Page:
There are two ways you can directly lower the chances of your email ending up as Graymail.

  • Make your Unsubscribe process clear and effortless. If someone wants to unsubscribe let them. Don’t harm your brand with a convoluted process designed to confuse them or by creating 10 lists and only unsubscribing them from one.
  • Graymail penalizes poor email marketing for the most part. But, even the best marketing newsletters have their share of unengaged users. The solution? Ditch them.

If these people are not engaging and have a history of no engagement then they are bringing nothing to the table and now may actually be harming your performance. This seems a little counter-intuitive, but it’s key if you want to maintain an active, engaged subscriber list. Don’t use weird language like “Alter your communication with us.” Don’t hide an unsubscribe button behind an image without alt text. Besides keeping your list healthy, having a clear unsubscribe process will help ensure your email isn’t marked as SPAM before it hits the rest of your list’s inbox.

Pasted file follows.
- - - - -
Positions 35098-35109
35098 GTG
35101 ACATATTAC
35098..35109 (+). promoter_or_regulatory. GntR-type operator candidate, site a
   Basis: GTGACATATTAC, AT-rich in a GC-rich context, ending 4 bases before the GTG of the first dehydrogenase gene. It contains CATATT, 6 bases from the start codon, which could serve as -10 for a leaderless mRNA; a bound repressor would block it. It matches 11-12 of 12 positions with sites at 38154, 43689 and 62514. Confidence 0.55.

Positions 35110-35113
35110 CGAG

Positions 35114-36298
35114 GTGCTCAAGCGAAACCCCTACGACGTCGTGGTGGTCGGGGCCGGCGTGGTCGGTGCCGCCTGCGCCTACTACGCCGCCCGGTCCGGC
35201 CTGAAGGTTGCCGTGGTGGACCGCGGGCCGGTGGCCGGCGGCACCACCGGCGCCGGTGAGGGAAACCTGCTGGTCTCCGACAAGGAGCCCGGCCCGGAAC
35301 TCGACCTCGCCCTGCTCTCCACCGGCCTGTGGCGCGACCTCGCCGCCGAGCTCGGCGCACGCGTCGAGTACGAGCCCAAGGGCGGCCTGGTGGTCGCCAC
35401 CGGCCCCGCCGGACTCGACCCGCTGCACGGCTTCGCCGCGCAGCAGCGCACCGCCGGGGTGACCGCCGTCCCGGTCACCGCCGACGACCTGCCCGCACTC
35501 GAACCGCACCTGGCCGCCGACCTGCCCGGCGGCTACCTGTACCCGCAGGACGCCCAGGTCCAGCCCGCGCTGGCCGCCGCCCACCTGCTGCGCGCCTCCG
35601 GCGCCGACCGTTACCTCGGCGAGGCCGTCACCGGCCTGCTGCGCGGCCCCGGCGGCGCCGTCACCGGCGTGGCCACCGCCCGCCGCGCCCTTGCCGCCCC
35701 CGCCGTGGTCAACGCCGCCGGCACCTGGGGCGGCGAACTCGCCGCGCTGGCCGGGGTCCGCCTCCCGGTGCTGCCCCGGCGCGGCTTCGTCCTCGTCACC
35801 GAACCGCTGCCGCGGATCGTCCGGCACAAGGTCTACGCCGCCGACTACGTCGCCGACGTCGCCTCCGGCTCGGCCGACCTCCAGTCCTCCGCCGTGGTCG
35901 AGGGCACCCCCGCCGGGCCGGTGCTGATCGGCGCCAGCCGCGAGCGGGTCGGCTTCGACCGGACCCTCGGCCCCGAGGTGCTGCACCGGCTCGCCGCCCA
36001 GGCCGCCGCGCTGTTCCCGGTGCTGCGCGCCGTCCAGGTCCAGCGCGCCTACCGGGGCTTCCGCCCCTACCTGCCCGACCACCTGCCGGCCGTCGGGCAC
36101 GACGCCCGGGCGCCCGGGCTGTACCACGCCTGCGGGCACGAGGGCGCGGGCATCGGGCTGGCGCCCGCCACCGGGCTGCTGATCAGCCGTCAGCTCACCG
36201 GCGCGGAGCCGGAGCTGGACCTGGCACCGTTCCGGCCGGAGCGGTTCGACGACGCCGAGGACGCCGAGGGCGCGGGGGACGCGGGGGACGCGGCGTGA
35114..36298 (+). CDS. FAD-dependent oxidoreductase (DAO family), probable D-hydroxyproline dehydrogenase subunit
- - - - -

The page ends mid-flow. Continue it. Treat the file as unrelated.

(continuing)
Rule 7: Split testing

I would like to split test much more than I actually do. But the reality is that, while valuable, testing is time-consuming.

Split testing (which is also referred to as A/B testing or multivariate testing if someone is showing off) is a method of conducting controlled, randomized experiments with the goal of improving a particular metric.

The variables tested in these experiments can vary even more wildly and are certainly not limited to the subject line.